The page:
Privacy appears to be gone, and lots of “bad people” are going to be combing through the electronic dumpsters of our person lives for the conceivable future. If we want to use our tax dollars to provide some sense of security (probably fictional, but just as the sun coming out from behind a cloud on a very cold day makes you feel warmer on your motorcycle, any little bit helps) then we may have to accept what the NSA is doing.
Even though we don’t know what that is.
At the end of the day, I don’t think the NSA has an operations and legality problem at all.
They have a marketing problem.
And I can solve it.
Here is what needs to happen. The NSA will start up a “game” on Facebook and other media called the “National Security Survey.” It will be free! Nothing sells like “free,” even though what is usually labeled as such is… not. Entrants will be asked questions, some of them apparently innocuous, and some weird and funny. This will be similar to the “MMPI,” which many of you took in college.
Funny story. As a callow freshman at the University of Minnesota, I was the brave soul who raised his hand in my Psychology 101 lab class and asked “What does MMPI stand for?”
The response was a cold stare and words spoken with all the passion of the dead. “The Minnesota Multi-Phasic Personality Index. It was invented here.”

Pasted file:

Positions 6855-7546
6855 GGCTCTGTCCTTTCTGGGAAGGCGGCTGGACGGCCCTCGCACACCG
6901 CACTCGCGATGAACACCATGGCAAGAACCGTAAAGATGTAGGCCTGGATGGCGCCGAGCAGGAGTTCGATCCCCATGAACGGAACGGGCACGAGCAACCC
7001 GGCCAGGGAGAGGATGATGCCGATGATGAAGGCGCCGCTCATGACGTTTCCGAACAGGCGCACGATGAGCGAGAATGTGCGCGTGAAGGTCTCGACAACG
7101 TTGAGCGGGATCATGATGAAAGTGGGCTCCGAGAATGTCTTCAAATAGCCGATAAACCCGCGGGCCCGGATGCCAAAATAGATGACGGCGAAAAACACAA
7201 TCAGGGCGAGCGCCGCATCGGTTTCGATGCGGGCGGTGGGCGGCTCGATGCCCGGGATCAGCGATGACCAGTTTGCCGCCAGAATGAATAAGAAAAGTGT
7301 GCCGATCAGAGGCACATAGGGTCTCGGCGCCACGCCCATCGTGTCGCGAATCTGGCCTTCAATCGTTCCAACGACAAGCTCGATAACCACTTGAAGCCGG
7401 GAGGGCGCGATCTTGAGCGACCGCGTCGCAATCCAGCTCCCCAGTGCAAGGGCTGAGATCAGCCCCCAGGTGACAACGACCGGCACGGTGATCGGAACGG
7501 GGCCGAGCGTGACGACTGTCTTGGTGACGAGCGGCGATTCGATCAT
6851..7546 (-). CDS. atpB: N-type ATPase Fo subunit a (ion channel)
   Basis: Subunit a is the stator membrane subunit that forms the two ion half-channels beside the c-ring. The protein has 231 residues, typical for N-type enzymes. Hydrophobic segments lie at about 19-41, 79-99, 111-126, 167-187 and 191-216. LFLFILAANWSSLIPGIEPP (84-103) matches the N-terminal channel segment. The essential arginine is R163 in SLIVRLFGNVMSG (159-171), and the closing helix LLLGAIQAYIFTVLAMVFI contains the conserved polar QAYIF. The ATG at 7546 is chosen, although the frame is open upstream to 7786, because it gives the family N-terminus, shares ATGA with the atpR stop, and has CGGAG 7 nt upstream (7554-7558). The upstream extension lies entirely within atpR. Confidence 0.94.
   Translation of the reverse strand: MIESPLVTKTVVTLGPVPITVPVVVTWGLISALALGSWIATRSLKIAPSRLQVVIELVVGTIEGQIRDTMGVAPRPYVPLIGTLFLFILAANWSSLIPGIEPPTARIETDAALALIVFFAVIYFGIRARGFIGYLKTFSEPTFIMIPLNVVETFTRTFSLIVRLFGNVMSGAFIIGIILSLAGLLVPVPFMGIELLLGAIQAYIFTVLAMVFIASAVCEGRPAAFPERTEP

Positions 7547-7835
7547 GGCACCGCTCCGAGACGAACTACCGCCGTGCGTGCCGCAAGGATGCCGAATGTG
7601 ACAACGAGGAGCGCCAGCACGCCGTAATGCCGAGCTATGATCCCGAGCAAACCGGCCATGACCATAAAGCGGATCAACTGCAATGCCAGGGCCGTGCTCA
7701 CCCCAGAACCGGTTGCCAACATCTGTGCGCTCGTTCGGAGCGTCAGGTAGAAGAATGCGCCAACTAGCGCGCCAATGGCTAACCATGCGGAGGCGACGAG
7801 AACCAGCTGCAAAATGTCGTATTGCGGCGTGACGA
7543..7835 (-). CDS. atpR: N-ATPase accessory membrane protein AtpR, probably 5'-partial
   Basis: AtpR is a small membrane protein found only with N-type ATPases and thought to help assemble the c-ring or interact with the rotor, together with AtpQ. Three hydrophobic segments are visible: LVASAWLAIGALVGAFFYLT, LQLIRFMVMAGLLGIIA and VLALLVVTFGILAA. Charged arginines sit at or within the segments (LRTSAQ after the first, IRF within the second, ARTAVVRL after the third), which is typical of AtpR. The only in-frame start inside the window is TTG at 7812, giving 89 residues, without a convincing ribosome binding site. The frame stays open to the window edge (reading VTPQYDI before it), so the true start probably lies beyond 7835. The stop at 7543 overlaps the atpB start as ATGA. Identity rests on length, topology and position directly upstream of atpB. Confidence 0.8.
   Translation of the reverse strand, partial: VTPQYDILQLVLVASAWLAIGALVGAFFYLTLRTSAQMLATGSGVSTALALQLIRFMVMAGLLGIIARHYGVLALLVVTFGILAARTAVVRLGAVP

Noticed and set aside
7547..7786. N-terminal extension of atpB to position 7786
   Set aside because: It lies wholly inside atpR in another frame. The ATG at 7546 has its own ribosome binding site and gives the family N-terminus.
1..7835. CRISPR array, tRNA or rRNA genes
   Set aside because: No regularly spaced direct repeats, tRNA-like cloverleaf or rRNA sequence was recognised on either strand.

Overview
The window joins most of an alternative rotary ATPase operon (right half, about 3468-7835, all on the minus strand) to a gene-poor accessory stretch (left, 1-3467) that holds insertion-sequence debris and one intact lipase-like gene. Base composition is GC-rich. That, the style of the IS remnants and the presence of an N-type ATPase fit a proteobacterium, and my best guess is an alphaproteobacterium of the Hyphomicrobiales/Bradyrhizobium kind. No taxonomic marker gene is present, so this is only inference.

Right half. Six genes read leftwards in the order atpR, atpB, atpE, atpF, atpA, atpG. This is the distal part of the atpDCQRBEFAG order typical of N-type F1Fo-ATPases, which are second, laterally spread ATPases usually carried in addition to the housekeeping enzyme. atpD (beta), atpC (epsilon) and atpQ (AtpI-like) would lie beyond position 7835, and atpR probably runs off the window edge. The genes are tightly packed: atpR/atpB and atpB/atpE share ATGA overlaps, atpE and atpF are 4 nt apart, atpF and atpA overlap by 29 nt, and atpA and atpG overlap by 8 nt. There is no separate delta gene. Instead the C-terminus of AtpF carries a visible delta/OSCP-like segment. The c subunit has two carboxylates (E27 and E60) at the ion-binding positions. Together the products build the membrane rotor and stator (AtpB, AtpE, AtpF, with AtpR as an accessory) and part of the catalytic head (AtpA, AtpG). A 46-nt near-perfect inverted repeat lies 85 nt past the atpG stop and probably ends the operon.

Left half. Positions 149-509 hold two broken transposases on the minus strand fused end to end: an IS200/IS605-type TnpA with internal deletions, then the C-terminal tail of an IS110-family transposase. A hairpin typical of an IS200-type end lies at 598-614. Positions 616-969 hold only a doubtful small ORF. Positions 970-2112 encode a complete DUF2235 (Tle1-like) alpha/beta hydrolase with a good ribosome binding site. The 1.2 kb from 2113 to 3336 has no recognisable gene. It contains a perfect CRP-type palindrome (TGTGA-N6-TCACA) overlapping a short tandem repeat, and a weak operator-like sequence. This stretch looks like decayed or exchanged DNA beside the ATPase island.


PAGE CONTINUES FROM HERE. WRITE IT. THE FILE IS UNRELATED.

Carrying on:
As entrants answer questions, they will amass points in a quest for a number of rewards. This will work just like however “Candy Crush” and other Facebook games work. Just like crack cocaine, I’ve never tried any of them, but they seem to be incredibly addictive on short acquaintance.
Entrants will win stars for each level of achievement. You can become a “One Star Bronze National Security Asset,” for example. To gain stars you will be allowed to progress to the next level. Each level will offer you the chance to answer more questions about the media you use, silly and inane questions, and how often you use media, and your favorite music, and at what times of day. And what you would name a pet pony. What sites you visit. Who is on your “Friends” list. What people you have “de-Friended.” Eventually you will be (Ta Da!) a “5 Star Bronze National Security Asset.” Then you may progress to the “Silver” level and start over.
Eventually, of course, you can brag to your friends, much like people do with “Candy Crush” or “Farmland,” that you are now a “5 Star Gold National Security Asset.” That will entitle you to feedback from ACTUAL NSA REPRESENTATIVES, who will occasionally ask your opinion on VITAL SECURITY matters, or perhaps ask you to analyze a message. Which might be real. Or not.
By this time, of course, you will have eagerly invited NSA to pore over every communication you make to anyone at any time.
NSA will not need any congressional oversight or secret committees, and they will not have broken any current or likely future laws.
If you think this sounds ridiculous, let me close with what lies under this tip of the iceberg of personal intrusion.
I’m pretty sure it would work.
Copyright 2014 David Preston